1. Education: To be eligible for this permit, the dentist must have completed a Commission on Dental Accreditation (CODA)-accredited residency in pediatric dentistry or equivalent training in pediatric moderate sedation, as determined by the Board. The applicant must provide proof of completion of a sufficient number of cases to establish competency, both at the time of initial application and at renewal.
      2. Administration: Administration of the drugs utilized is unlikely to produce an unintended state of deep sedation.
      3. Personnel: The dentist and at least one member of the support staff must be trained in pediatric advanced life support and airway management, equivalent to the American Academy of Pediatrics/American Academy of Pediatric Dentistry (AAP-AAPD) Guidelines or as determined by the Board. For patients under age 7, two support staff, in addition to the dentist, must be present, and one staff member shall serve as a dedicated patient monitor.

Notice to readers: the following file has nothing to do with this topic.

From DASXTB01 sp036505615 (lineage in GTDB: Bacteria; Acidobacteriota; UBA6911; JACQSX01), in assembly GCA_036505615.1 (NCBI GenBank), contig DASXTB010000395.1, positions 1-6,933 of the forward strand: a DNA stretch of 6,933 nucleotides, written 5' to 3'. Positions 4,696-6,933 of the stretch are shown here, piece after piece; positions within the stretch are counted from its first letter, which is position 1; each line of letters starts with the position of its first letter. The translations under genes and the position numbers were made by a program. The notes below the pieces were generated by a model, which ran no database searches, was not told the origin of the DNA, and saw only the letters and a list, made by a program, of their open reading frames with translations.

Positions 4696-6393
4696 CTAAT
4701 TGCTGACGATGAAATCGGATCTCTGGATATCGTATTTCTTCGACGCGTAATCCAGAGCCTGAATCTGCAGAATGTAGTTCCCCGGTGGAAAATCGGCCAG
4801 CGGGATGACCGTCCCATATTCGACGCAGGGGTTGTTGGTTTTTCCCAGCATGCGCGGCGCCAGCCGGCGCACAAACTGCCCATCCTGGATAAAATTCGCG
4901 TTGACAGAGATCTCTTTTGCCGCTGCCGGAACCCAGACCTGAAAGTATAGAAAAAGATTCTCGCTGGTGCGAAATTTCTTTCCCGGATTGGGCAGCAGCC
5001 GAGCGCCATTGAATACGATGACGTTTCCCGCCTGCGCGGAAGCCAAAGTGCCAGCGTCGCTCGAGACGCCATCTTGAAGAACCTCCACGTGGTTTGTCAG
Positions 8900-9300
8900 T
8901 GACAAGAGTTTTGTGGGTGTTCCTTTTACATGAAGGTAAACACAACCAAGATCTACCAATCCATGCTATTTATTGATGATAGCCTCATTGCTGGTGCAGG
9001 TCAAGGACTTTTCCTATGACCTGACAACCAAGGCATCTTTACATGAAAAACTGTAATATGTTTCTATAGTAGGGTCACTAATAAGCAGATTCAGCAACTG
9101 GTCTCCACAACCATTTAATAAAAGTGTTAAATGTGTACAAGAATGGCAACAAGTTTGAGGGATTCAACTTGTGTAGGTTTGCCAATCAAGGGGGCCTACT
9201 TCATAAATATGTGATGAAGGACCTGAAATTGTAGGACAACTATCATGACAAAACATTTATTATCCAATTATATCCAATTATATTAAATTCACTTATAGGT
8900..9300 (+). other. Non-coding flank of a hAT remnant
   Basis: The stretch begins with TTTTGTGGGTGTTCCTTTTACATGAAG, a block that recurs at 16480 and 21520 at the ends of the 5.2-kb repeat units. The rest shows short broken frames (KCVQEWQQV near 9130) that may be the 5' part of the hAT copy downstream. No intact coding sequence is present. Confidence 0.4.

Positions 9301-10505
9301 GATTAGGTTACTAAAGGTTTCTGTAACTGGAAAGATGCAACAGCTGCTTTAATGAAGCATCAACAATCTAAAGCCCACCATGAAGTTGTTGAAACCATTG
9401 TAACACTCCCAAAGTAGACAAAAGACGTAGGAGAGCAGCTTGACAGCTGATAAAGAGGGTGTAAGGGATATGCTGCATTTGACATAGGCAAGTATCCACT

3. Pediatric general anesthesia permit for children under age 13. (This permit could either be a new pediatric permit or an endorsement on an existing general anesthesia permit.)
      1. Education: The dentist must have completed a CODA-accredited or equivalent residency training program that provides competency in the administration of deep sedation/general anesthesia for children under age 13. For patients under age 7, the applicant must provide proof of completion of a sufficient number of cases to establish competency, both at the time of initial application and at renewal.